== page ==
You are a clown.

  • Bravo, Donna! I’m with you on this all the way. I have been working since I entered my BSN program in 1973 to project my professionalism at all times in my practice and, as the years passed, to mentor new RNs to understand and believe in their profession. Martin’s attitude would send us back to the bad old days when nurses were handmaids to the doctors. Thanks, Martin, but no thanks. I’m a member of the profession of nursing.

  • To Martin –
    I am curious as to whether or not you are currently practicing nursing or are attending a “straight to NP” program. To say nurses “are not professional” is an insult to all nurses. WHenyou have the letters NP after your name – you are a NURSE, and is create some type of “elite” status from others in your profession is disgusting to me. If you do not want to be identified as a nurse – maybe you should have been a PA.

  • You may have been working hard as a RN for 35 years but you are not a professional. The most critical element about being a professional is freedom of action. RNs still require the action of another to perform her duties. I will soon be a psychiatric NP. I will be able to diagnose (free from NANDA), prescribe medication, order lab tests and proceedures, admit and D/C patients, and have my own independent practice. This a is being a professional. RNs work hard but are not professional.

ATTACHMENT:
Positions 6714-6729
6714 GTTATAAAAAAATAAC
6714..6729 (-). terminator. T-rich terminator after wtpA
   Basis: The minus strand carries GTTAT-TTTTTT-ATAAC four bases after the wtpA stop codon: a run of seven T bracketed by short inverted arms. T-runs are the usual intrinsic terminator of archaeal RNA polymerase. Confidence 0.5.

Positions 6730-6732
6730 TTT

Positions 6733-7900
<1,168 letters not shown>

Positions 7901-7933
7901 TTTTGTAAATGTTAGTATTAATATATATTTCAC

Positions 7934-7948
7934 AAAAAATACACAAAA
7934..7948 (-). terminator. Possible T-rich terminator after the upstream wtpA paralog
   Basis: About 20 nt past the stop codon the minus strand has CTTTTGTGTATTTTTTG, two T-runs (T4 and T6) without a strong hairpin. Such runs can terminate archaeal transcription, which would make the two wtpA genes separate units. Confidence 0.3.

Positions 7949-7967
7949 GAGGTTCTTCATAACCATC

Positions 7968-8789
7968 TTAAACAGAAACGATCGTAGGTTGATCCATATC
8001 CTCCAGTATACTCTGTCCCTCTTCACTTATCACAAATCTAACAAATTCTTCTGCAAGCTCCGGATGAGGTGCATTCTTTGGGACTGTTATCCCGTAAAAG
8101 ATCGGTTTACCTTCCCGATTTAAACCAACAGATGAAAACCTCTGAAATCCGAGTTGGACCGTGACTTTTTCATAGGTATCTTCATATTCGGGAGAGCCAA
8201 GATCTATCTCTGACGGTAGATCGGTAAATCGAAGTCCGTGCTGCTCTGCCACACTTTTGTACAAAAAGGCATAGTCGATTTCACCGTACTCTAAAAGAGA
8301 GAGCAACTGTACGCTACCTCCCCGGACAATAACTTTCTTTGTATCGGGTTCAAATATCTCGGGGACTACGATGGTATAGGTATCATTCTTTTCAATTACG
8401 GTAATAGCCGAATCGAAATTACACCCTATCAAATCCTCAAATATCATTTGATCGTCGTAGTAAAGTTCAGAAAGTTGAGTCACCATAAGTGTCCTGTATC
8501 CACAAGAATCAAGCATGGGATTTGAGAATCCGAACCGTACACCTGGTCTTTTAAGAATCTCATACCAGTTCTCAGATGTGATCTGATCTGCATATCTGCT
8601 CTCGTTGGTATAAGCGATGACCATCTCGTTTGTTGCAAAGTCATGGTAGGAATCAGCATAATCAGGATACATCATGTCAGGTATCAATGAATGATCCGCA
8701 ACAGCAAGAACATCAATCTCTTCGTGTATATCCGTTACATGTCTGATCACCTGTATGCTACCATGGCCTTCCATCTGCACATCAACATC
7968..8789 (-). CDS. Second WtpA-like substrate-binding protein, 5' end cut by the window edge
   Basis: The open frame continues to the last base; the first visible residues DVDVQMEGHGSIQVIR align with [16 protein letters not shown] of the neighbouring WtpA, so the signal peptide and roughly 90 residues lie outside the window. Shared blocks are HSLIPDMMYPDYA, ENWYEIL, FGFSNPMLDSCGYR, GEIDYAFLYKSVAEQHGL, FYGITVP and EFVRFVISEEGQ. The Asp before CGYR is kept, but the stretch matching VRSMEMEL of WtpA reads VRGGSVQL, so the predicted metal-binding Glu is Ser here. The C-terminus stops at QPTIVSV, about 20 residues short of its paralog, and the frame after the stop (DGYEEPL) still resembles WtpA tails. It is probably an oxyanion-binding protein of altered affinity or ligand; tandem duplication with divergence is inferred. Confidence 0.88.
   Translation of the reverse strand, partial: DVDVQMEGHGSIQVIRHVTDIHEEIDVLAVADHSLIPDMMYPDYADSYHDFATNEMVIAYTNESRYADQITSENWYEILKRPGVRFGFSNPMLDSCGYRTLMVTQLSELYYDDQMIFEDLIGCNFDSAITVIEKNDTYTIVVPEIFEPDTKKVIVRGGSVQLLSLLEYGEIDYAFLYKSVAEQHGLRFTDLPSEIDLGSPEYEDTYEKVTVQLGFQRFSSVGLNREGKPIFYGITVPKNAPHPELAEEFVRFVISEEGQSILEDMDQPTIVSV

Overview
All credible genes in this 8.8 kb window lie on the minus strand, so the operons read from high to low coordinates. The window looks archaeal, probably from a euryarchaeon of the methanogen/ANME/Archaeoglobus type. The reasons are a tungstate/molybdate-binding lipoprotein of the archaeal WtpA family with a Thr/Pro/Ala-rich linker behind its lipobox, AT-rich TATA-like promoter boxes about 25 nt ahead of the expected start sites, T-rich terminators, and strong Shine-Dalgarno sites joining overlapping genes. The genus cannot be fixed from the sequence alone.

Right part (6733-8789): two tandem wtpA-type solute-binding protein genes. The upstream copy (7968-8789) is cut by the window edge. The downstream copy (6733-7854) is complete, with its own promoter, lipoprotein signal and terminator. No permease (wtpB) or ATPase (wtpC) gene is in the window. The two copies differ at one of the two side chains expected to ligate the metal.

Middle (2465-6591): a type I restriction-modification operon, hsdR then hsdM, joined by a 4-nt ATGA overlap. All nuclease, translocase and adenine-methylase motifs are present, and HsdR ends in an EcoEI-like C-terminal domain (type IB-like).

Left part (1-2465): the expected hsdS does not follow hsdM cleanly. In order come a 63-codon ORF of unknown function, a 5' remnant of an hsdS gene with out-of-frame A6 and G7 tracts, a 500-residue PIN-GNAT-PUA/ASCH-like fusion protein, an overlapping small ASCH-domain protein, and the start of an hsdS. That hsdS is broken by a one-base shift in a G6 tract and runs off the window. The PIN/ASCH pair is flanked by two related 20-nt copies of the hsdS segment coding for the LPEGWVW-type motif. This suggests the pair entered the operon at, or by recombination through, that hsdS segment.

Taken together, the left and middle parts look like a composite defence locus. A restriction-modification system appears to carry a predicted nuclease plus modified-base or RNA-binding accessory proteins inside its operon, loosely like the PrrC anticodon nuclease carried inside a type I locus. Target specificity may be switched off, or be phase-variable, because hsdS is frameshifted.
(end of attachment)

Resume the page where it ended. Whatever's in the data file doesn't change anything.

• Great article!When a nurse is doing a “job” in taking of a patient she or he is also, doing a subjective, objective, spiritual,etc. view in taking care of that person holistic. In order to do that the nurse needs the educational/professional background in order to take care of that patient!Nursing is a profession First and Job Second!!

  • Hear, hear, Donna! As a nurse of 37 years, I would like to add to your comments. As long as nurses practice in isolation and keep their noses to the grindstone, without looking to advancing our profession, we will be perceived as minions performing our “jobs.” We must be proud of our accomplishments and work together to advance our profession! We must seek to add to the body of knowledge and promote evidence-based practice! Continue to encourage and support one another!

  • Even in our profession, we still need to be aware of the Employment Laws of the State we practice in, regardless of the setting or venues we decide on in all of our paths throughout the years of our Nursing Careers. As Women,or Men, sometimes with life challenges, changing health, and family demands, we need to know what our limitations are, and what our Employers should and should not be doing to us, legally.
    You would be surprised at how many RN’s have no idea where to go to report work abuse